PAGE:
Egypt has voted for change. An important component of Mohamed Morsi’s victory is the strong aspiration of the people not to reproduce a new version of the old regime. In parallel, an important component of why he won by such a small margin is the fear voters have of giving their trust to an Islamist candidate who could possibly change the secular identity of the country. And so, the result of the recent Egyptian presidential elections reflects the dichotomy in today’s Egypt at large. On one hand there is an increasing demand for change, and on the other there is fear of the ambiguous results that change may lead to. In this respect, Morsi’s presidency is pivotal in realigning Egypt with the aspirations of the revolution and setting it on a course that can guarantee positive and sizeable reform. There are three main challenges that will face Morsi in this process.
First, the country’s unstable political situation has had dire short run effects on the economy and it is up to the new president to curtail these repercussions. Between May 2011 and April 2012, the country has witnessed 1,398 labor strikes in both government and private sectors, including those by teachers, doctors, public transportation workers, post offices workers and public taxation authorities. People are taking to the streets demanding improved living standards in what can be described as a new revolution on a micro level.
Social instability is compounded by political developments that increase uncertainty regarding the future of the country such as the recent dismissal of the People’s Assembly by the Supreme Council of Armed Forces, the evolving relationship between the Islamist camp and the military and the outcome of the constitution drafting process.
As a result, the Egyptian economy has taken a strong blow. The interest rate of the country’s most recent sovereign bond issuance was the highest in 15 years – which reflects Egypt’s declining credit rating, in a downward trend every month since the onset of the revolution. The inflation rate is estimated to be at 9.5% for the remainder of 2012 and is expected to increase to 12.1% in 2013. In addition, four million graduates find themselves jobless in a country where youth unemployment hovers at around 25%.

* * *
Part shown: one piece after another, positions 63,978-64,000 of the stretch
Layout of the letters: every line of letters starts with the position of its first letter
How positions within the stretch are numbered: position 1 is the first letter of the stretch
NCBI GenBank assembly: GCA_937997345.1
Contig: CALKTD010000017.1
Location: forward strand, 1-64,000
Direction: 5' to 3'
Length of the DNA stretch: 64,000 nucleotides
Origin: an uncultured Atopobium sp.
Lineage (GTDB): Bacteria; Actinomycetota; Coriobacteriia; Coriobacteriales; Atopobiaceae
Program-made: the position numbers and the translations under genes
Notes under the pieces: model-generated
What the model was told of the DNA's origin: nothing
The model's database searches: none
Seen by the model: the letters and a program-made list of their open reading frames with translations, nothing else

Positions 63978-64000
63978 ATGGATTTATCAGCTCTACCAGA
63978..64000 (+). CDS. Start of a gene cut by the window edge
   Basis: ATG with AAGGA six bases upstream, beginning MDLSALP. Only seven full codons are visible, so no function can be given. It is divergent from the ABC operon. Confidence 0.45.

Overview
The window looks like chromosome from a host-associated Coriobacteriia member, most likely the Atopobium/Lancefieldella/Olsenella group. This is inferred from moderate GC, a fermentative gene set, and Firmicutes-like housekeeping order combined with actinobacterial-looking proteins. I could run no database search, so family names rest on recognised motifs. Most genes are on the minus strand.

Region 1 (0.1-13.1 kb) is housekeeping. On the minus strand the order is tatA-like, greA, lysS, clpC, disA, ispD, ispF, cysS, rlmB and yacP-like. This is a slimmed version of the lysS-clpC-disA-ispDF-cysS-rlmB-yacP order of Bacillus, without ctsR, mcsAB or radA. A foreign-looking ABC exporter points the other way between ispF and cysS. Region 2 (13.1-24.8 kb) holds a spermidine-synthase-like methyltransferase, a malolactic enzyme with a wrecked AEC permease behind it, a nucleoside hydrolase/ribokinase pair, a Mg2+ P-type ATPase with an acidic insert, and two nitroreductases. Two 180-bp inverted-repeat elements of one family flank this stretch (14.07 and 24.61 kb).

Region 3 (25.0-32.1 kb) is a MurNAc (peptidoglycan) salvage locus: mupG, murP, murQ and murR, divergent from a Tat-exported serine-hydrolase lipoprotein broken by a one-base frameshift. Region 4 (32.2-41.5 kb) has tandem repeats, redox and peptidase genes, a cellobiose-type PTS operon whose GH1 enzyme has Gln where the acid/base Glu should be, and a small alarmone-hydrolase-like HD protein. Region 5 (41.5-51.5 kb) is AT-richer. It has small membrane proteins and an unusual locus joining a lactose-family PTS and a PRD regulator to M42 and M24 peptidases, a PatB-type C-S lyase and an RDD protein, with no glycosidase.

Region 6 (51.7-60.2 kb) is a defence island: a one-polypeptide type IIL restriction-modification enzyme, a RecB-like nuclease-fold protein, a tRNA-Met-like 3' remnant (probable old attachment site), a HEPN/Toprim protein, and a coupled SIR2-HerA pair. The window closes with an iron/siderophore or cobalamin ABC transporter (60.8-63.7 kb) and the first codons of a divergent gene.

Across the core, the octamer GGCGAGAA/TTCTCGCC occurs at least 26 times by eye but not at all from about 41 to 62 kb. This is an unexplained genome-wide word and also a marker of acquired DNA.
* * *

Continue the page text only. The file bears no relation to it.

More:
While the uncertainty created by these trends may eventually prove favorable in the struggle for development that Egypt is undergoing, it is up to the new president to soften the landing of the Egyptian economy and mitigate the effects that political uncertainty can have on the economic situation. Recently, the Egyptian stock market witnessed its strongest gains since the beginning of the revolution after Morsi’s first presidential speech, which demonstrates the ability of the new president to appease investors and restore confidence to the economy.
Second, due to the unwarranted and overly ambitious promises made by most presidential candidates in the run up to the elections, the new president has to manage the public’s expectation of quick change. Morsi himself promised a renaissance in Egypt, a rebirth of the country’s political and economic situation that would guarantee dignified living standards for all citizens. Judging from the current state of the economy, the rampant levels of corruption and the political deadlock that may result from competing forces in the new Egyptian political scene, such a renaissance seems more like wishful thinking.